The Secret to Becoming a Powerful Woman: Play Team Sports

ForbesWoman

By Jenna Goudreau
When Beth Brooke, 52, was a young girl, she was diagnosed with a degenerative hip disease and told by doctors she may never walk again. Before going into surgery she made a promise to herself that she would walk -- no, she would run -- and hoped to become one of the best young athletes the world had seen. Indeed, she played several team sports at her Indiana high school, earned multiple MVP awards and managed to graduate as the class valedictorian.

In Pictures: Powerful Women Who Leveraged Sports in Business

Brooke went on to play Division 1 college basketball at Purdue University in her home state, and told Forbes that playing ball taught her discipline, focus and how to work as part of a team. Today she is the global vice chair of Public Policy at mega-accounting firm Ernst & Young and this year was named one of the world's 100 most powerful women.

Playing team sports in school not only helps women succeed in business, it sends them straight to the top. PepsiCo CEO Indra Nooyi played cricket in her native India; Kraft Foods CEO Irene Rosenfeld played four varsity sports in high school and college basketball at Cornell University in New York; and SEC Chairman Mary Schapiro played lacrosse and field hockey at Franklin & Marshall College in Pennsylvania. A sports background instilled in them valuable lessons for the boardroom, a mental and emotional toughness and the ability to speak a key business language obscured to those who don't "get" sports.

In 2002, a study by mutual fund company Oppenheimer revealed that a shocking 82% of women in executive-level jobs had played organized sports in middle, high or post-secondary school. Moreover, nearly half of women earning over $75,000 identified themselves as "athletic."

"We're now seeing the results and benefits of Title IX," says Sue Rodin, the founder of professional group Women in Sports and Events (WISE). The 1972 U.S. education amendment allowed girls the right to equal participation in all school activities, including sports programs. One of its early beneficiaries, Lynn Laverty Elsenhans played on Rice University's first women's intercollegiate basketball team in the mid '70's. She later became the first woman to run a major oil company and now serves as CEO of $40 billion-in-sales Sunoco .

"In team sports, you learn to share roles and work together towards a common goal, which is a tremendous lesson in the workplace," Rodin says. "It increases the possibility that you will be very disciplined and focused, knowing that other people are depending on you."

With her husband, tech superstar Weili Dai co-founded Marvell Technology Group in 1995 and grew it to annual revenues of $3.6 billion. In addition to making them billionaires, the company is now one of the world's leading producers of "fabless" semiconductors and works with clients like Apple , Samsung, Toshiba and Western Digital. Dai credits her five years playing semi-pro basketball in China, from ages nine to 14, for enabling her business success.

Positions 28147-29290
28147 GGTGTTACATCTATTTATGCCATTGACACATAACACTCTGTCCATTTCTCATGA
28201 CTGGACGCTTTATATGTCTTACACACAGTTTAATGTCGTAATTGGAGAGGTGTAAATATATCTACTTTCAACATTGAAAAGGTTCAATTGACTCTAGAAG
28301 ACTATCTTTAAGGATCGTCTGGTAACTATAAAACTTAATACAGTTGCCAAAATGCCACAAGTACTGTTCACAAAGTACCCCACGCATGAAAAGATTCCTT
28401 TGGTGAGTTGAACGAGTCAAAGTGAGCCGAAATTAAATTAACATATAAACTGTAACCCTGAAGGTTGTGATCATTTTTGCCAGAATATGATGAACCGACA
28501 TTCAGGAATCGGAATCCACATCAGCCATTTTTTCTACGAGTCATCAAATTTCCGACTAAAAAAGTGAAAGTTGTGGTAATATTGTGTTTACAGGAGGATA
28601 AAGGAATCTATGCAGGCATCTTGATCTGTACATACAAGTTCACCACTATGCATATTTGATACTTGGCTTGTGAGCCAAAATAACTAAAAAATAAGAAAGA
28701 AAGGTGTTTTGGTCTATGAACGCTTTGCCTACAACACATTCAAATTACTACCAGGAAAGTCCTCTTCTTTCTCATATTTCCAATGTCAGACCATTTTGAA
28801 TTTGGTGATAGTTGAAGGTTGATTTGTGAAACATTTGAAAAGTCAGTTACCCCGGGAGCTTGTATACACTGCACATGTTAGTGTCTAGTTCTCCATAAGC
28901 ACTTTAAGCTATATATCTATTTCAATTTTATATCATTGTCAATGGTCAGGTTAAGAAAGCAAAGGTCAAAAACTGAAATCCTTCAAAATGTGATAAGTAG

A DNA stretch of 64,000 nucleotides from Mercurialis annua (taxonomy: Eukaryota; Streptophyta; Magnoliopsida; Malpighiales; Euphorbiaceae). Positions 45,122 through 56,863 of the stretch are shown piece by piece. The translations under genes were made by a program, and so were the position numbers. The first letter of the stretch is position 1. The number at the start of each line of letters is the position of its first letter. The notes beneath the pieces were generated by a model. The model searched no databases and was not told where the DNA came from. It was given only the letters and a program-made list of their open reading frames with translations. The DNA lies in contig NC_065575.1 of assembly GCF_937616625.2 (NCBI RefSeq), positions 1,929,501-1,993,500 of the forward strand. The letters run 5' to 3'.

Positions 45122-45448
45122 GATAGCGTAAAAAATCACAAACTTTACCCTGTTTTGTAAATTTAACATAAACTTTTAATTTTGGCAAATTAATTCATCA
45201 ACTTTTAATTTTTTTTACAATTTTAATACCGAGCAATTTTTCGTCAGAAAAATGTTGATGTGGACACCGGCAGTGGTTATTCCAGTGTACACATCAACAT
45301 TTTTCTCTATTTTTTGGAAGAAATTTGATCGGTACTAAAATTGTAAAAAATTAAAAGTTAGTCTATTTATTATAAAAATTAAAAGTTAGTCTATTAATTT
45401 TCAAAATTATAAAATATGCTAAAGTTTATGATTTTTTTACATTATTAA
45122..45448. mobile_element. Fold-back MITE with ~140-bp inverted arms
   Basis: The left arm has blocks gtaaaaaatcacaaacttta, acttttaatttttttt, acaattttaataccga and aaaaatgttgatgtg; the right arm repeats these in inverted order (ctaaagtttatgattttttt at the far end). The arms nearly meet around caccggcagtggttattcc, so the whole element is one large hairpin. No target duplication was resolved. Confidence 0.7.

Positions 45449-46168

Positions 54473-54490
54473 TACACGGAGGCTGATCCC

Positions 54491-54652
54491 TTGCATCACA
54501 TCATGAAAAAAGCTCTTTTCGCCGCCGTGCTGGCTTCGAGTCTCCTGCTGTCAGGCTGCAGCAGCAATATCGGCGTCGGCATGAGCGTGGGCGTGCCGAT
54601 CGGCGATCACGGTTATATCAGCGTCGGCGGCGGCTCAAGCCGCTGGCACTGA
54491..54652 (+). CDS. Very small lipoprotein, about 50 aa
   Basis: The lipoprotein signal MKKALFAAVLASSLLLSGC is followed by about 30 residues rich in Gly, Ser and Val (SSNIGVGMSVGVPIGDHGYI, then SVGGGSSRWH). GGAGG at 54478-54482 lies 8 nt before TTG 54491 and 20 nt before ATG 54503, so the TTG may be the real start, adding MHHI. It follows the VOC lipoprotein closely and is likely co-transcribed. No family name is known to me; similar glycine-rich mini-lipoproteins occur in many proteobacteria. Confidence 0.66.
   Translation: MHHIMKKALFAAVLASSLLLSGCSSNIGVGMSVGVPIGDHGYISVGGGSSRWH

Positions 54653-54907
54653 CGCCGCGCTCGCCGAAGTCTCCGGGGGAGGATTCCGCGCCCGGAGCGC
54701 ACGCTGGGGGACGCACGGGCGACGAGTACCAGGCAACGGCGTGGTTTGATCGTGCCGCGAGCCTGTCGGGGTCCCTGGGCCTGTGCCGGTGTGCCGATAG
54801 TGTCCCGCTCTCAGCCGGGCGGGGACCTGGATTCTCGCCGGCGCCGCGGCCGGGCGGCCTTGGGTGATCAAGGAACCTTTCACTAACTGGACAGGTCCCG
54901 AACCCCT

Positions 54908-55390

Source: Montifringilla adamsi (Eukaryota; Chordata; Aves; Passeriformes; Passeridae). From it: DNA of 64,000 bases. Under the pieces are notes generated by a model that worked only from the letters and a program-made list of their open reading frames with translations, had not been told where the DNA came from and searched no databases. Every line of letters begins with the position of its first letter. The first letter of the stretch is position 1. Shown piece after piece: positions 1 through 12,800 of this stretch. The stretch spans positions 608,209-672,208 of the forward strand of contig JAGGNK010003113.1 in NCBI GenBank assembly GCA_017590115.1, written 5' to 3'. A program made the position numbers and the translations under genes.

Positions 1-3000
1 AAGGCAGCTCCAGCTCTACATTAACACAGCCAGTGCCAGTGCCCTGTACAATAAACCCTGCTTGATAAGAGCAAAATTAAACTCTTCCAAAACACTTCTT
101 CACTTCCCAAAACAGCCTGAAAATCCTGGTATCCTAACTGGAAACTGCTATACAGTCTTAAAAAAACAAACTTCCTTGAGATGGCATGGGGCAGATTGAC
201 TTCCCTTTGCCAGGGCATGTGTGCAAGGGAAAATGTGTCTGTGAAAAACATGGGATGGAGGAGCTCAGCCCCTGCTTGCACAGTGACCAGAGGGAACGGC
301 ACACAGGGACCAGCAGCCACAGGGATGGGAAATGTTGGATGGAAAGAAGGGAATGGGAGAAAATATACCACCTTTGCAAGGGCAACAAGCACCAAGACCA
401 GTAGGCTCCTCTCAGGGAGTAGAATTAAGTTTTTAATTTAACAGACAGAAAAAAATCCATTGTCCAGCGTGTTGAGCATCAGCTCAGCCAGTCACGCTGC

"The basketball court is the foundation for everything," Dai told me. She said it taught her to think quickly on her feet, to be a creative problem-solver, the power of a positive attitude and to feel confidence in herself and her work. Plus, it gave her unending energy-essential to launching a successful start-up. "This is what allowed me in the business world to work 24/7," she said.

The drive to win is arguably the most important predictor of business success. Former Alaska governor Sarah Palin, who earned the nickname "Sarah Barracuda" on her high school basketball court, and newest HP CEO Meg Whitman, a Princeton squash and lacrosse player, likely leveraged their competitive sports backgrounds on the campaign trail-where there is no gray area between victory and defeat.

For those women who never played sports, Spencer advises that they at least learn one -- football, baseball or basketball -- so they aren't left out of water cooler talk. "Learn the rules and terms of the game, watch the leader and then chime in," says Spencer. "Knowing sports breaks down gender dynamics and may help women get to the next level."

In Pictures: Powerful Women Who Leveraged Sports in Business

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The Secret To Being A Power Woman: Play Team Sports

Ellen DeGeneres, TV host, played on her high school tennis team in Atlanta, Texas.
Ellen DeGeneres, TV host, played on her high school tennis team in Atlanta, Texas.
Sarah Palin, political commentator and former Alaska governor, played on her high school basketball team, earning the nickname
Sarah Palin, political commentator and former Alaska governor, played on her high school basketball team, earning the nickname